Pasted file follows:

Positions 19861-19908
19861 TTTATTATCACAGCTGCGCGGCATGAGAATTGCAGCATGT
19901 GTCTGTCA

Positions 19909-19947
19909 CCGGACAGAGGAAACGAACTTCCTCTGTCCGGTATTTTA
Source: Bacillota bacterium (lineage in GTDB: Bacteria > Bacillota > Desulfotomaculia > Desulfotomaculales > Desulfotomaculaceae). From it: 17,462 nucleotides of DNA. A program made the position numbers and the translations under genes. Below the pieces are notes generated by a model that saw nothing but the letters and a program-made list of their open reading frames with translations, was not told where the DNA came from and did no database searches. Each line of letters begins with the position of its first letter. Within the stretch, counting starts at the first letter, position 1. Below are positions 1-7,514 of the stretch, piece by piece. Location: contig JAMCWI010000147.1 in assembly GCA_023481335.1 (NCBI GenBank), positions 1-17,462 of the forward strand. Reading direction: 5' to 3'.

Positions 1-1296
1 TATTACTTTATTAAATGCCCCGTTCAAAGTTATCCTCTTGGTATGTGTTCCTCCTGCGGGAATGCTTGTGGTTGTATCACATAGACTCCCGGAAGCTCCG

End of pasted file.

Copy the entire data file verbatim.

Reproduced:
Positions 19861-19908
19861 TTTATTATCACAGCTGCGCGGCATGAGAATTGCAGCATGT
19901 GTCTGTCA

Positions 19909-19947
19909 CCGGACAGAGGAAACGAACTTCCTCTGTCCGGTATTTTA
Source: Bacillota bacterium (lineage in GTDB: Bacteria > Bacillota > Desulfotomaculia > Desulfotomaculales > Desulfotomaculaceae). From it: 17,462 nucleotides of DNA. A program made the position numbers and the translations under genes. Below the pieces are notes generated by a model that saw nothing but the letters and a program-made list of their open reading frames with translations, was not told where the DNA came from and did no database searches. Each line of letters begins with the position of its first letter. Within the stretch, counting starts at the first letter, position 1. Below are positions 1-7,514 of the stretch, piece by piece. Location: contig JAMCWI010000147.1 in assembly GCA_023481335.1 (NCBI GenBank), positions 1-17,462 of the forward strand. Reading direction: 5' to 3'.

Positions 1-1296
1 TATTACTTTATTAAATGCCCCGTTCAAAGTTATCCTCTTGGTATGTGTTCCTCCTGCGGGAATGCTTGTGGTTGTATCACATAGACTCCCGGAAGCTCCG